Hampden Heritage

Archaeology, History, and Heritage in Central Baltimore

Friday, February 15, 2008

Dissertation Proposal, the good parts. Part 2

Here is the second in an occasional series abridging my dissertation proposal. I feel like I've said this a lot before - one begins to feel like a bit of a broken record - but I think it bears repeating. The point here is not to slam anyone in particular (well maybe 1 person in particular), but to shine some light on the process of gentrification, which has its good and bad points, but seems to me to be inherently unfair to a lot of people. As far as my dissertation proposal goes, this is section in which I build a context for my research and try to demonstrate why I think the project is necessary.
Enjoy! (or get mad. whatever).

Contemporary Hampden

Beginning in the 1980s, area developers began to renovate the old mill buildings as artist studios and offices. The influx of artists, according to Zukin (1995: 23), places a neighborhood squarely on the road to gentrification, and that gentrification has occurred with increasing intensity over the past several years. Housing prices are on the rise as affluent families (often referred to as “yuppies” by longtime residents) move into the area. A merchant’s association, with the aid of a large federal Main Streets grant, has altered the look and character of the city’s main shopping street, installing expensive boutiques, restaurants, and bars, meant to attract visitor consumers from elsewhere. An annual street festival known as “Honfest” purports to be a celebration of working-class women, but can be read alternatively as a minstrel show that lampoons all working class people (Gadsby 2006). A recent issue of National Geographic Traveler (Stables 2005:20), showcasing Hampden as an “up and coming neighborhood” attests to the increasing draw of places like this as tourist destinations. Recently the Hampden Village merchants association has paid to have the neighborhood listed as a historic district on the National Register of Historic Places (City of Baltimore 2005).

Thus, Hampden has begun to transform into a caricature of itself. It has not reached the state of a fully consumption-based ”pleasure citadel” (Harvey 1991a: 237) such as Baltimore’s Inner Harbor (Harvey 1994: 247-248) or New York’s Times Square (Zukin 1995: 133-145). It is instead something between the “genuine article” of a working class neighborhood – working class people still, to an extent which remains largely undetermined, live and shop there – and a complete fake. The direction of development seems to be headed toward the latter however, and as developers and merchants march gentrification forward, a new symbolic economy based around the neighborhood’s working class image has begun to evolve. Events such as “Honfest,” and restaurants and shops on Hampden’s main street lampoon an imaginary blue-collar experience by disseminating inaccurate and cartoon-like images of working class men and women. They capitalize on the “kitsch” of working-class lives and homes and parody the styles of working class people in public performance. In this new Hampden, working class people are abstracted, sketched as cartoons, and relegated to the no-man’s land of Hampden’s working past. They are thus safe and unthreatening, but retain an illusion of authenticity. The commodification of Hampden’s working-class heritage cannot be seen as some kind of passive process. It is detrimental to the public political voice of working people and thus has material and political and economic consequences.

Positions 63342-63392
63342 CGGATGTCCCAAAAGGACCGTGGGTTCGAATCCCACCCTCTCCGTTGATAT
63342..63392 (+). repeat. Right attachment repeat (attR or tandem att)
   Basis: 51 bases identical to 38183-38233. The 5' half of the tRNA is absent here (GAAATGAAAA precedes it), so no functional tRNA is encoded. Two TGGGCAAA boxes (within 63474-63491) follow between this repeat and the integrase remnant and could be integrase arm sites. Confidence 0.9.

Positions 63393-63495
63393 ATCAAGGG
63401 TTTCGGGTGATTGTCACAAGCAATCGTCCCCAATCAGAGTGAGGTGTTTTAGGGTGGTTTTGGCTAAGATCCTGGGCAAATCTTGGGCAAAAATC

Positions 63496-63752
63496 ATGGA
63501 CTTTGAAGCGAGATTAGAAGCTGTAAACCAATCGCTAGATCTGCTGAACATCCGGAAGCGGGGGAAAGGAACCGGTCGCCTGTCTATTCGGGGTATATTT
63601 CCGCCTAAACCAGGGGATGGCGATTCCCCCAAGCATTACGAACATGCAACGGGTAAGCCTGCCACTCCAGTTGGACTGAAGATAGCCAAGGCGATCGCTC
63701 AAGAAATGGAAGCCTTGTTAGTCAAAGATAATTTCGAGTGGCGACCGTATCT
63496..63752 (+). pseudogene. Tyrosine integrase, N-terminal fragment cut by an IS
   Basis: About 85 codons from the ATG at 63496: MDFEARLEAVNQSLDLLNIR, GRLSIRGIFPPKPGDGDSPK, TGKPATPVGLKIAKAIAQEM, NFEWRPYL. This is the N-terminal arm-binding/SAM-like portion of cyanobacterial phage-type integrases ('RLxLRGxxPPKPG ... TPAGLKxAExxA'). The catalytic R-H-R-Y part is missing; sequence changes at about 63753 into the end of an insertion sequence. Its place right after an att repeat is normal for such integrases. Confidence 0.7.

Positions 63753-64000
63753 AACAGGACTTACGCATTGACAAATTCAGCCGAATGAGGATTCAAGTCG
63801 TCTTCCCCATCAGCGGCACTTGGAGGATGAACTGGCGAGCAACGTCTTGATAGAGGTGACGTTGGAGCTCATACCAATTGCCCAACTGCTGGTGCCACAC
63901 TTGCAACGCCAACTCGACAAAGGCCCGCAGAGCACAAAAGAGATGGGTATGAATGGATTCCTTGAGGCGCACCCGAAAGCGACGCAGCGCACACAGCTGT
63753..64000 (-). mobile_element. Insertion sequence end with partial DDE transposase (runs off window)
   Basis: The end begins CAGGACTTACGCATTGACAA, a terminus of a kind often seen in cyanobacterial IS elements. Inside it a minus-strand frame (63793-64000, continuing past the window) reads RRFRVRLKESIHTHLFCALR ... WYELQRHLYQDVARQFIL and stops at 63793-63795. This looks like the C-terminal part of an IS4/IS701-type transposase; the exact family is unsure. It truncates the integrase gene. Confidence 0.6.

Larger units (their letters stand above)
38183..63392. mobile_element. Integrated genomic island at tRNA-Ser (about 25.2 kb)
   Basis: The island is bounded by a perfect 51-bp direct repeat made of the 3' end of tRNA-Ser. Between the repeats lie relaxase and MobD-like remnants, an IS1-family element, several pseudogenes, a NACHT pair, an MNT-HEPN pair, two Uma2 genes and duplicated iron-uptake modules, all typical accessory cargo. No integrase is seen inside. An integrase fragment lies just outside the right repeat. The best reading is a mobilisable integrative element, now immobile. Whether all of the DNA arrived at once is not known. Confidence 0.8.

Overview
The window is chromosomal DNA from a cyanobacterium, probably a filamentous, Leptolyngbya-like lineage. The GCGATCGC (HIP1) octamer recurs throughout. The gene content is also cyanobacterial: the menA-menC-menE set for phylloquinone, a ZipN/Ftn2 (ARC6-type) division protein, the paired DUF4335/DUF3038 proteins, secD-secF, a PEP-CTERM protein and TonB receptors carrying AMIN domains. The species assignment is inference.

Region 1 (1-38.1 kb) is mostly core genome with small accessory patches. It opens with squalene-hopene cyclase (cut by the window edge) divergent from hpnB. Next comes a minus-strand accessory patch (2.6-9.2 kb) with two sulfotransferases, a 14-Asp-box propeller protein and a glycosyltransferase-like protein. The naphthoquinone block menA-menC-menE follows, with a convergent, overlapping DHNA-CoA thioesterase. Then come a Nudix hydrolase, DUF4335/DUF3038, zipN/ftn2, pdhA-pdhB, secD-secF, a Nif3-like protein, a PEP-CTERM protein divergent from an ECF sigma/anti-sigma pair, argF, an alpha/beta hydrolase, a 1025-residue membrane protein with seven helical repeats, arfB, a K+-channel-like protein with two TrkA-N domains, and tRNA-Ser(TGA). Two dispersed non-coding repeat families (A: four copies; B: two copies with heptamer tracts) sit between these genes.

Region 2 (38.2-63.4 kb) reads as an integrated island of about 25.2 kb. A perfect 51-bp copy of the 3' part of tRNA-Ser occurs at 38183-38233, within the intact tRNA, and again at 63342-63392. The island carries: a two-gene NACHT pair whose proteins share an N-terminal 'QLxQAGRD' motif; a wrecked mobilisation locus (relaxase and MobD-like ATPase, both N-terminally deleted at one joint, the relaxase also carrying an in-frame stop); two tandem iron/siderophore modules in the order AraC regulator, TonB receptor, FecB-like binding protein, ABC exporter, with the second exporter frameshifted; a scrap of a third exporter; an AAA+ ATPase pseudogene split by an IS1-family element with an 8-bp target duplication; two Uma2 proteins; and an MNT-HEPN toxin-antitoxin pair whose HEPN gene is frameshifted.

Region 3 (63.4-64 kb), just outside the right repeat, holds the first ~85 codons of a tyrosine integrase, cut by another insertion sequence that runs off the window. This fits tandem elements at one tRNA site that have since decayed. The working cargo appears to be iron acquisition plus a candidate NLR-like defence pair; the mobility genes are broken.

Zukin’s analysis of urban gentrification is based on the symbolic economy, in which agents of gentrification and commerce in American cities rely on “culture” and “style”, including art, heritage and history, to create urban spaces where citizens can consume commodities and businesspeople can conduct their business (Zukin 1995:13). This has meant the transformation of public places such as parks and streets into public-private places. In turn, the democratic processes that formerly governed the management of such places has been co-opted by private interests, and that the voices of developers, businesspeople, and other elites are privileged over those of most citizens. Additionally, elites, under the auspices of the historic preservation movement, have taken control of the histories of those transformed places, and used those histories as tools to further gentrification (Zukin 1995:124).

History and heritage, then, become no small problem for people in Hampden. As Zukin (1995: 124-5) notes, historic designations can raise the cost of living in a neighborhood dramatically. University of Texas anthropologist John Hartigan (2000) has written about the propensity of working class whites to regard history in terms of people and events in the past, while middle class whites tend to regard it as being related to material culture, particularly houses. In the second formulation, houses are of course also imbued with elevated monetary value because of their possession of (any) history. Thus what was once particular history – the history of working class struggle, or alternately of neighborhood unity– is transformed into a generic kind of history that is assumed to exist in old houses. Places become worth something not because they are associated with a particular person or event, but because they have “something about them,” “character” or “style” that speaks to the aesthetic sensibilities of middle class gentrifiers.